How can we give a voice to children’s imaginations? A family arts workshop at Tate Modern

maddy-cullen By Maddy Cullen, Events Associate

To celebrate The EY Exhibition: Wifredo Lam, we held two workshops at Tate Modern for our EY people, clients and their families. The workshops, combined, allowed us to entertain and inspire 14 families on a cold winter’s Sunday afternoon.

Artist, Daniel Wallis, welcomed the families on arrival and asked them to choose their work station or “studio” for the day. After refreshments and (lots of) cookies, the families were equipped with an array of colouring pens, pencils, stencils, magazines and newspapers ready for warm up task. He deconstructed the Wifredo Lam style of Cubism and Surrealism into an activity which the children could understand and participate in, in order to make their own piece of art in a similar style. Daniel gave them the simple task of cutting pictures out of the newspapers and magazines and sticking them on another piece of paper to create a collage. He instructed them to think about where they were placing different colours and shapes. Once complete, Daniel would ask about the arrangement they had chosen. The families proudly presented their work to the rest of the workshop and spoke about what drew them to particular pictures and why they linked certain pictures and shapes together e.g. because of “the bright colours” or “swirling shapes”.


Families then walked through the exhibition and while receiving some background information about Wifredo Lam’s work from Daniel, they were asked to choose a few shapes from the paintings and reproduce them on their clipboards. Children and families explored the exhibition and worked individually, in pairs or in groups, depending on what suited them, in order to find their favourite shapes.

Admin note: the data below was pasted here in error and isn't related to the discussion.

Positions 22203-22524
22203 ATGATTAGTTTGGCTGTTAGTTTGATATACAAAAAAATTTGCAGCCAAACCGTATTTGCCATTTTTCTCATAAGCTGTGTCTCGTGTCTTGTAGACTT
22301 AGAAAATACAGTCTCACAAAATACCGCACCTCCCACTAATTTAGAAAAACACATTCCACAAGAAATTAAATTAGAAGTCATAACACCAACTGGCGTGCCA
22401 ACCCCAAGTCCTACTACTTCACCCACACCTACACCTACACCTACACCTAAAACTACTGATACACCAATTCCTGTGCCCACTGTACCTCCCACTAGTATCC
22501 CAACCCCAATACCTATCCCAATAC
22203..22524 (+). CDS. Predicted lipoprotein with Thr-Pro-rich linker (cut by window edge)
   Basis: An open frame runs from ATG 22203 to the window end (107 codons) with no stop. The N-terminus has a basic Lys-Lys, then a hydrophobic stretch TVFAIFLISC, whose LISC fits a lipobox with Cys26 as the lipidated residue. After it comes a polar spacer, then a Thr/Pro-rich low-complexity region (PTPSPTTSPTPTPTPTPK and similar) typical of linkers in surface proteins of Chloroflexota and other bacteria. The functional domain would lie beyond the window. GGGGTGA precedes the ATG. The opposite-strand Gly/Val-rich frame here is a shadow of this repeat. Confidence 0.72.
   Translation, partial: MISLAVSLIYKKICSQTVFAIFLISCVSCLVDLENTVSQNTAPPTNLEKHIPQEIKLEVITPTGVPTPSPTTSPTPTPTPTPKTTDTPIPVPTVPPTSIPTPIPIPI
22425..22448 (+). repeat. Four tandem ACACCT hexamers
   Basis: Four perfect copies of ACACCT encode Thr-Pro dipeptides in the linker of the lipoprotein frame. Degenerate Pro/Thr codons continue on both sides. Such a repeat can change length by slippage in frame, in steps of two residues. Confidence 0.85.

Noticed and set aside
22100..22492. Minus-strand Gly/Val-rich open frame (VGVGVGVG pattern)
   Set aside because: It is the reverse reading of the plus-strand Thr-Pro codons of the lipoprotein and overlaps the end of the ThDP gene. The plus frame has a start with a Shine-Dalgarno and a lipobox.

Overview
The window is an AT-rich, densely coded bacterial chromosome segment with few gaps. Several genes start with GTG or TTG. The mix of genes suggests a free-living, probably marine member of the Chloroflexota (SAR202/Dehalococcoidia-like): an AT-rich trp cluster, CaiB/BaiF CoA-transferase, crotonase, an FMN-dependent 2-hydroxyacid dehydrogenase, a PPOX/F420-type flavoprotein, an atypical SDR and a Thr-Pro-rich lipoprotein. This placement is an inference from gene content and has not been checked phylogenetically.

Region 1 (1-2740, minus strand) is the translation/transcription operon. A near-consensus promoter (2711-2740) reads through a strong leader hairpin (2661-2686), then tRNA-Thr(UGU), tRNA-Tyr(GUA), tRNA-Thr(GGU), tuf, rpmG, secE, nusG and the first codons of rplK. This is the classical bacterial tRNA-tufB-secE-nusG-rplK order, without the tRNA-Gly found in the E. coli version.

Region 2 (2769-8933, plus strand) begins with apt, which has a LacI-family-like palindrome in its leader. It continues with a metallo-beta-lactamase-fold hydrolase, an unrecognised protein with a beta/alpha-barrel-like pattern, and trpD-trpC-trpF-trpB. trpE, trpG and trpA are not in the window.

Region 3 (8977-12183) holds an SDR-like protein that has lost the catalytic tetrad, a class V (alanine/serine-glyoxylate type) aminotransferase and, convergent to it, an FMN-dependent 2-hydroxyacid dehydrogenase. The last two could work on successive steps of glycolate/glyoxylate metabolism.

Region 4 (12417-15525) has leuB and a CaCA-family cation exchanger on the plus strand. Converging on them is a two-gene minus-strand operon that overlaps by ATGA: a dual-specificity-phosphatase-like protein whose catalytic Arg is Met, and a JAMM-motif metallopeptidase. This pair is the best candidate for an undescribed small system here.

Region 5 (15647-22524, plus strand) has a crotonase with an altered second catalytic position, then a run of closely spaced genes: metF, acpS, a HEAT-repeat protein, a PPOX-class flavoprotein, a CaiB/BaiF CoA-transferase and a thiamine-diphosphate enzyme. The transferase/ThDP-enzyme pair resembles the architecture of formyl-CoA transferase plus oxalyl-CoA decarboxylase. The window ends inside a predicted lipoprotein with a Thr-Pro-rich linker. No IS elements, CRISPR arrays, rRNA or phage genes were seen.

Then it was back down to the studio to create more collages of their own. Using the shapes they had sketched, Daniel asked the families to incorporate them into their work, whether it be through the outline of a newspaper clipping, an expression on someone’s face in a magazine or simply through drawing new pictures themselves. The creativity in the room was released and demonstrated in the form of paper clippings, stickers and glue swirling around the room.

Collaborative masterpieces were shared and displayed once again for all artists to admire and ask questions. Daniel asks “what emotions do you feel when you look at this shape?” and “are there any hidden shapes within the artwork?” Passionate arms flew into the air to answer each question, revealing answers such as “this shape is angry” and “there is a hidden swirl in this shape”.



The focus on the workshop was to demonstrate that art has no boundaries, no restrictions and you can find meaning and emotion in everything. Additional focus was placed on team work, sharing ideas and giving a voice to children’s imaginations. Children engagement was extremely impressive with creativity and ideas being shared throughout the room right up until the end.

With such lovely feedback from the families who took part  – “the freedom for my children to be creative is an excellent way of learning”, “the workshop was excellent”, “great way to introduce children to art”, “we would love to go again” – roll on family workshops 2017!

This family workshop was organised by Tate and offered to EY as a benefit of The EY Tate Arts Partnership. Access to Tate exhibitions is free for employees.